Campus enters yearlong focus on the future
Chancellor Domenico Grasso shared details about the university’s strategic planning process with faculty and staff on Tuesday, Jan. 29.
UM-Dearborn Chancellor Domenico Grasso ushered in a yearlong campus-wide focus on the future during an event to discuss the university’s strategic planning process on Tuesday, Jan. 29.
“This [is] a big opportunity to really rethink what we’re doing at the University of Michigan, at Dearborn,” Grasso said, speaking about how technological advances are encouraging new ways to look at how society works and lives.
“There are major opportunities up ahead; and this is what we have to capture [during the process].”
The strategic planning process is expected to last through 2019. Late last year, the chancellor shared a white paper with members of the campus community, Confronting the Challenges of a New Era – A Call to Action.
Speaking to more than 150 faculty and staff on Tuesday, Grasso said the purpose of the paper was to contextualize the strategic planning effort and to highlight the university’s core principles and challenges going forward. He noted that many of the challenges the university will face are being felt throughout higher education.
“Higher education’s place in society is being challenged, even the value of going to college is being challenged,” he said. “So we really have to think about where the University of Michigan-Dearborn is going to fit in this national, and international, landscape.”
Grasso will serve as co-chair of the strategic planning process with Deborah Smith Pollard, professor of English literature and humanities and chair of the Department of Literature, Philosophy, and the Arts.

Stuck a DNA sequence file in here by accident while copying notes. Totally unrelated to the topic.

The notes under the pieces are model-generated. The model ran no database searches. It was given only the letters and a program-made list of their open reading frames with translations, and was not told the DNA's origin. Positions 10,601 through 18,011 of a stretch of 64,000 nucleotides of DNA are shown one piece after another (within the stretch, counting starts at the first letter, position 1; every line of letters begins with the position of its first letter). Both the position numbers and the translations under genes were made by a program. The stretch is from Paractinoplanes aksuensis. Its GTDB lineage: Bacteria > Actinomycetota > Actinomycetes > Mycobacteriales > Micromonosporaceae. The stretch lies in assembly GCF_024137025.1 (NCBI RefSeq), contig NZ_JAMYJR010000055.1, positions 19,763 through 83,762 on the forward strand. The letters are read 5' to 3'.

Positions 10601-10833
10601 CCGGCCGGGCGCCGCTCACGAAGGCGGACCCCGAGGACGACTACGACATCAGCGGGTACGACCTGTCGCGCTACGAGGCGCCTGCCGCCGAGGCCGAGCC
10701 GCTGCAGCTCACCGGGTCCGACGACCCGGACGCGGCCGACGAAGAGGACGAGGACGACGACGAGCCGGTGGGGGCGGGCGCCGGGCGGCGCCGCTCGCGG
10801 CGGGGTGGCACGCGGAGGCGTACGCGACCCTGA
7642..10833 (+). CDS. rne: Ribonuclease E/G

“Faculty play such a major role in this that it was very important to have this co-led by a faculty member as well,” Grasso said, noting Smith Pollard’s work in the humanities, her institutional experience and expertise, and her strong internal focus as complementary to his own STEM work and external focus. “I’m very proud and very honored that she has agreed to join me in co-chairing this.”
To help launch the strategic planning process, the chancellor announced the creation of two initial working groups — the Vision 2020 Review Working Group and the Environmental Scanning Working Group, both chaired by Executive Director of Institutional Research and Effectiveness Becky Chadwick.
These cross-campus groups are charged with conducting a full situational analysis of the current internal and external environment, including identifying the organizational strengths and challenges of the university and determining what trends in the external environment may impact UM-Dearborn’s future.
The university will develop additional working groups in the coming weeks, which will include faculty, staff, students and community members. The focus of these groups will include: student experience and success; the scholar-teacher; staff development; resources, structures, efficiencies and management; and public prominence, awareness, partnerships and community engagement.
Grasso encouraged faculty and staff to join one of the working groups as a way to be engaged in the strategic planning process. Additional engagement opportunities and strategic planning resources will be posted to the university’s strategic planning website. Faculty and staff will be asked to reflect on short readings and videos, complete online surveys and attend future town hall meetings.
The university also will invite thought leaders to campus throughout the process to discuss the state of higher education and other related topics. Details about the first thought leader event, when the university will welcome U-M President Mark Schlissel to campus to discuss his vision for higher education and his thoughts about the challenges universities are facing, will be available later this month.
Grasso thanked faculty and staff for their openness to the process and stressed the importance of being intentional in achieving the university’s mission.
“We are not alone in trying to rethink who we are and where we’re going. So this is still going to be highly competitive all the way through this process,” he said. “Everybody is coming up with interesting ways, new ways, to deliver education and do research.”